Locating the assets of a business can be incredibly difficult, because assets can be held in many, many ways. Among the many creative money management methods available, business assets can be legally held in a foreign country, as a corporate shell, or a personal trust. Some are liquid—cash or easily converted into cash. While some are intangible—lacking a physical presence and may be hard to place a value upon. And still others may be hidden—cleverly by choice to hide wealth or hard to find because of government financial protection laws.
Hiding business assets is so much easier than hiding personal assets, because one can create new umbrella accounts and shell companies to hide money. The only way to locate business assets is to start finding the ‘dots’ and then begin to connect them.
Typical assets controlled by a business include: Real Property; Personal Property; Investments and Trusts (Financial Assets); Intellectual Property; and Subsidiaries/Spin-offs.
In our 5-Part Industry Undercover series, we will examine how to conduct an assets investigation and offer some practical search procedures follows. This week, we look at motor vehicles and vessels (personal property) and provide examples of how to search for and investigate them.
Personal property can include transportation vehicles, and business equipment such as computers and machinery. Personal assets are classified as personal property.
Large companies will own some, or all, of these motor assets. The company car might be something as simple as a local contractor’s fleet of work vans or as imposing as a limousine with dedicated driver. While a company might not own an airplane outright, do consider it might participate in the fractional jet service.
The company water craft might be a weekend boat or a luxury yacht. Motor vehicles searches usually depend on which state you are searching. Motor vehicle records that contain personal information, such as an address or physical characteristics, are not public record. However, if you have a permissible purpose, according to the Drivers Privacy Protection Act (DPPA), you can look up title and registration records. For example, a look-up by plate number will give current owner information, or doing a name search can lead to vehicles registered or titled under that name. A permissible purpose includes enforcement of a judgment, an existing court case, or an investigation involving anticipated litigation. It is up to the individual state to decide to adopt allowable permissible uses.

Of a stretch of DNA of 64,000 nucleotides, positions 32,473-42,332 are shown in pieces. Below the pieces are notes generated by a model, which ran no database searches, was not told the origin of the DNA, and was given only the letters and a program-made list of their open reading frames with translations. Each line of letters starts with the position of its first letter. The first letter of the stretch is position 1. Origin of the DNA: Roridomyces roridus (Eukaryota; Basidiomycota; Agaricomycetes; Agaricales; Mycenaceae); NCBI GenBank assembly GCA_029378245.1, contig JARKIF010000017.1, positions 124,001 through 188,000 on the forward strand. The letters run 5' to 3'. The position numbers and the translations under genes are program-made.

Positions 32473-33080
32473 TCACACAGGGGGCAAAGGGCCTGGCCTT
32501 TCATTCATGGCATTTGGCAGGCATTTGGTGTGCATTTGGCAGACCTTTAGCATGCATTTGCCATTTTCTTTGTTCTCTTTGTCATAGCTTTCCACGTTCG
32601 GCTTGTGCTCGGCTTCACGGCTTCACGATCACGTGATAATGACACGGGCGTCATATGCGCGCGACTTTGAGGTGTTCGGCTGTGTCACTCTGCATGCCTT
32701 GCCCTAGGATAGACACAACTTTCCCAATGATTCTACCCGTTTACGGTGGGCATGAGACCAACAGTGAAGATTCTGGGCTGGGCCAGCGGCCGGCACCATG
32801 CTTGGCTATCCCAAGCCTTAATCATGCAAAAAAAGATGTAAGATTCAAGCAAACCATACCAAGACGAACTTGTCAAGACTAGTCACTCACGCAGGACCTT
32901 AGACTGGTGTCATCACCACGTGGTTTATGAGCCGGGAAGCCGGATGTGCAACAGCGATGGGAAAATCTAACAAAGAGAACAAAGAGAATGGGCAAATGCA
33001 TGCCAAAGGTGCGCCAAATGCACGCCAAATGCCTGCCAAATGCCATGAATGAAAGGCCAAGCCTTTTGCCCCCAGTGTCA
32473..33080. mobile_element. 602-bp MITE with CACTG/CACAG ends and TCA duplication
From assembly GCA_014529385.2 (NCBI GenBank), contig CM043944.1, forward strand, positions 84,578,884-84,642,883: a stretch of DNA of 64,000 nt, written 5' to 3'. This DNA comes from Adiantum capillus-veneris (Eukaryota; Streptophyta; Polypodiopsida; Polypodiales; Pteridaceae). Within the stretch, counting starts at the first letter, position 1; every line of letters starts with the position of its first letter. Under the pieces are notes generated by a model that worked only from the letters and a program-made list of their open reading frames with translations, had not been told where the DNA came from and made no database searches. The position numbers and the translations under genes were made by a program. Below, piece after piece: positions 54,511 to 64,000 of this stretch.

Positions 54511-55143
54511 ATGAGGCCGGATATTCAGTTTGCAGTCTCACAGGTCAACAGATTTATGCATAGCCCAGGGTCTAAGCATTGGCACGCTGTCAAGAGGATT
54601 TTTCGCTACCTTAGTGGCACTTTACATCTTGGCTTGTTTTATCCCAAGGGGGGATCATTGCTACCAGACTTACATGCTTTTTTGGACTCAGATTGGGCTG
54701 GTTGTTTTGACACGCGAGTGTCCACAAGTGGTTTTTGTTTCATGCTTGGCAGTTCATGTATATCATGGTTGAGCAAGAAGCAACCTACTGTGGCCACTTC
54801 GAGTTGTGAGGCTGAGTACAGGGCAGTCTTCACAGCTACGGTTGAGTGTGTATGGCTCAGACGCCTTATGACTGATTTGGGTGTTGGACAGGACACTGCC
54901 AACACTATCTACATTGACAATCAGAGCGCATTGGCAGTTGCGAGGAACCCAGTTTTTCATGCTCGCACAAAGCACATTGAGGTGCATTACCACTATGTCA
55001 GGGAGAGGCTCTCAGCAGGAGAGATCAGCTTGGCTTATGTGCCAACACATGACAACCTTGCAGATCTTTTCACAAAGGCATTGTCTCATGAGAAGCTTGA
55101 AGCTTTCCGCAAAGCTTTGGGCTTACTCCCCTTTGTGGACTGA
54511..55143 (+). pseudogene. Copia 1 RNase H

Many of the state agencies that oversee vehicle records also oversee vessel records—and DPPA restrictions apply here, too. However, a number of states have a different agency regulate and hold vessel records. These agencies usually also oversee wildlife and outdoor activities, including the issuance of hunting and fishing licenses—and many of these agencies do not follow DPPA, so their records are open.
Many of the state agencies that oversee vehicle records offer online access to record indices and sometime even to record images (a subscription is often required). This is a good way to find records for current and historical automobiles and vessels. If you don’t locate a car registered to the individual, do check the spouse’s name.
Conducting a search offline can be a great technique that potentially offers more leads to assets. Send a surveillance investigator to both the home and workplace of the individual you are searching or to the subject company’s location to see if there is a car or a fleet of vehicles present. You can look up the plate numbers by state and get the owner’s information as described above. If the individual has registered the vehicle under another name, or company name, this new lead may be the avenue to follow for other assets.
Vessels and watercraft weighing more than five tons are registered with the U.S. Coast Guard. Also search for larger vessels or search by lien or title, at the Coast Guard’s National Vessel Documentation Center.
If you are searching for yachts or luxury liners, it’s possible the vessels are registered in a foreign country, such as Bermuda. When searching for these large vessels as floating corporations, scan the business databases by the boat name. Also, search the Web with the boat name and any other indicators that you may have. It is possible that the company is selling or buying the boat and is showing photos of it online with all of its statistics. Finally, the vessel may be named in a UCC filing and will have an insurance policy.
In asset investigation or debt recovery work, have a clear starting point for your attack. Document everything—even the smallest detail—you find. Save all your files. A random mention of flying lessons on a social media page may, a few months later, prompt you to search for aircraft tail numbers.
Pair your excellent searcher skills with some of these professional tools reviewed here and watch how your report fills out.
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